Why Have A Pap Smear?

Perhaps you're the type of woman who tends to procrastinate about medical exams. Or maybe it's just hard to fit in an appointment to the gynecologist with your busy schedule. You may have thought, "Who needs a Pap smear, anyway?"

Perfect Audience

You're a perfect audience for this article. Here you can find a detailed explanation of what places a woman at risk for generating an abnormal result on her Pap smear. Of course, you can always just ask your physician about your personal risk factors and seek his advice.

Meantime, researchers have managed to piece together a very good picture of what raises a woman's profile for cervical cancer, the main reason for having a Pap smear. Here's a list of risk factors that suggest a higher profile for this cancer:

*HPV—The most significant risk factor for developing cervical cancer is the human Papillomavirus (HPV). This sexually transmitted disease (STD) can cause genital warts. Most women who contract HPV don't get cervical cancer. But in 95%-100% of cervical cancer cases, a link can be found to HPV.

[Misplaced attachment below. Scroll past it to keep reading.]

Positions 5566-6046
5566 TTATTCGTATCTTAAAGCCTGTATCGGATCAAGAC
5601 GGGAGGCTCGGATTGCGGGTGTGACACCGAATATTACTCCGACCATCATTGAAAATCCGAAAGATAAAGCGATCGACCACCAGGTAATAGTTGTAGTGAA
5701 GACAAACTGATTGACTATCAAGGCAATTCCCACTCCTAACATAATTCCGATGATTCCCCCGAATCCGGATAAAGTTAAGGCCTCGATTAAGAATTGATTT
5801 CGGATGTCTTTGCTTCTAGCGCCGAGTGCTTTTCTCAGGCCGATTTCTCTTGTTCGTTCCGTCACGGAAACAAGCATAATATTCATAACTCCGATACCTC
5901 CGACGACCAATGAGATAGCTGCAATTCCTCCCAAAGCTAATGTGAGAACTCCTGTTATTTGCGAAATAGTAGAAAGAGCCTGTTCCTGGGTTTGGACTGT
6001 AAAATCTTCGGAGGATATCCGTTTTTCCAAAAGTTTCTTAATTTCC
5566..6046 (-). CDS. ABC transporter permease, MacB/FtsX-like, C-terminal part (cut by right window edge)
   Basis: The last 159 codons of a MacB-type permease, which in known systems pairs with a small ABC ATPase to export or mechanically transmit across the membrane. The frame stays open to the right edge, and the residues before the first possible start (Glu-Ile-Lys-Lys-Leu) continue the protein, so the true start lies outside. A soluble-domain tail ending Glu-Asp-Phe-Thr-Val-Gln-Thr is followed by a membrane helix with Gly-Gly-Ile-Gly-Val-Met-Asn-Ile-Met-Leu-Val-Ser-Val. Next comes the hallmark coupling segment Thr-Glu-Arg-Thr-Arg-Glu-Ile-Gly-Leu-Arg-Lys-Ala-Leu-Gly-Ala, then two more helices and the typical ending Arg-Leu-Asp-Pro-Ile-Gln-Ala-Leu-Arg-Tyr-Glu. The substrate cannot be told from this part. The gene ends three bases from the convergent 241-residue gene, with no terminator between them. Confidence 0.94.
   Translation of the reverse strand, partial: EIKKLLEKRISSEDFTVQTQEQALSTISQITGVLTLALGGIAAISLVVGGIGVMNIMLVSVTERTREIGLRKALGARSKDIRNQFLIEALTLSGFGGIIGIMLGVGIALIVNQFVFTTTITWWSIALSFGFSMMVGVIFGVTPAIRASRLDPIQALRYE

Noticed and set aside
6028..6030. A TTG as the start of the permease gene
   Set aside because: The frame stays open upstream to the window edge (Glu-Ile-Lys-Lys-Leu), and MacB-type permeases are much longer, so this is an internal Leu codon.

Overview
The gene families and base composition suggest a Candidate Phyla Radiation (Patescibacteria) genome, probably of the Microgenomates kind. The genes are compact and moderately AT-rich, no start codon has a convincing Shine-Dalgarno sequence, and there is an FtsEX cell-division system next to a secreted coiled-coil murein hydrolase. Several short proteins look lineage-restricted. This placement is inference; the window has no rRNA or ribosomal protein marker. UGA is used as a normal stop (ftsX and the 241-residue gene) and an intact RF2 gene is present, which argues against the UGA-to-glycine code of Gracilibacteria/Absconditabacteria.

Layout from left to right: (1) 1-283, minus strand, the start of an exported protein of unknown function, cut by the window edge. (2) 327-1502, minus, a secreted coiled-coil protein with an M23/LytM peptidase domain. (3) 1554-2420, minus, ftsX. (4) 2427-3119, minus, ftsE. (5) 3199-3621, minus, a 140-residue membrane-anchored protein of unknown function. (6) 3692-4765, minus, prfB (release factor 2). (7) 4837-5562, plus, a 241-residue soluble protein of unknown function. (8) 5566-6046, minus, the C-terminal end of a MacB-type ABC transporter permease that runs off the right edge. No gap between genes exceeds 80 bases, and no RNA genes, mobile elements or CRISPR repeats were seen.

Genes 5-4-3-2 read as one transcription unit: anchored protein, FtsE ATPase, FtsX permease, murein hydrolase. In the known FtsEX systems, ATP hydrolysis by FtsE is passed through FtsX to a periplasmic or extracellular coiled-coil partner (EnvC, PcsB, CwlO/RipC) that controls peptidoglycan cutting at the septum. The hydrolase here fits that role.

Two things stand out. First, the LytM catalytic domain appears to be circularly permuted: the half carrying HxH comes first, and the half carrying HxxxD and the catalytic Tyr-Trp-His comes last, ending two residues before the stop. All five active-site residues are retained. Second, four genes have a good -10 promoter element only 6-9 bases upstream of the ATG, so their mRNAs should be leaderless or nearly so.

*Smoking—Researchers don't know why, but smoking cigarettes raises your risk for cervical cancer. Smoking increases the risk for cancer of the cervix by 2-4 times.

*Compromised Immune System—Women who have a weakened immune system or who must take medication that weakens the immune system for instance drugs taken to prevent rejection after an organ transplant, have a heightened risk for developing precancerous cells of the cervix.

*DES—If your mother took diethylstilbestrol (DES) when she was pregnant with you, you have a higher risk for developing cervical cancer.

*Multiple Partners—Women who have multiple sexual partners or monogamous women whose husbands play the field have a higher risk for cervical cancer.

*Sexual Activity—Women who became sexually active before the age of 18 have an increased risk for developing cervical cancer.

Here's how the Pap smear is performed:

1) As you lie on your back, your doctor examines the appearance of your vaginal and rectal areas.

2) A speculum is inserted into your vagina enabling the doctor to see your vagina and cervix.

3) Your physician may swab away your cervical mucus if this obscures his view.

4) A very small cervical brush is placed inside the opening of your cervix. The doctor rotates the brush to get a cell sample. This sample contains cells from the inside of the cervix and is called an endocervical sample. "Endo" signifies "inside."

5) The physician then takes a sample from the outer opening of your cervix, called an ectocervical sample. "Ecto" signifies "outside."

6) These two samples are then smeared onto glass slides. A fixative will be applied and the slides packed off to a lab to be evaluated.